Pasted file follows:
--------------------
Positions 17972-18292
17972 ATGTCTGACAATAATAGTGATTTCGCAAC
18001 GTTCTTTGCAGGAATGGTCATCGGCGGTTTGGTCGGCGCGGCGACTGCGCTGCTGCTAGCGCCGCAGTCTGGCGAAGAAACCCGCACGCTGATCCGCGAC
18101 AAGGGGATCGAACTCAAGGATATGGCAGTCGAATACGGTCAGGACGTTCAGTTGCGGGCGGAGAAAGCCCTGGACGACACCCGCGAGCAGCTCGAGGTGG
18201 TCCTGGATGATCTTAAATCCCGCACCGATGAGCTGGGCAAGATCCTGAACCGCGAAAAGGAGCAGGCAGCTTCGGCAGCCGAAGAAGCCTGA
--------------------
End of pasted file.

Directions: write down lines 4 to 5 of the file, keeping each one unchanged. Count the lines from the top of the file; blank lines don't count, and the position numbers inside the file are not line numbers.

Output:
18101 AAGGGGATCGAACTCAAGGATATGGCAGTCGAATACGGTCAGGACGTTCAGTTGCGGGCGGAGAAAGCCCTGGACGACACCCGCGAGCAGCTCGAGGTGG
18201 TCCTGGATGATCTTAAATCCCGCACCGATGAGCTGGGCAAGATCCTGAACCGCGAAAAGGAGCAGGCAGCTTCGGCAGCCGAAGAAGCCTGA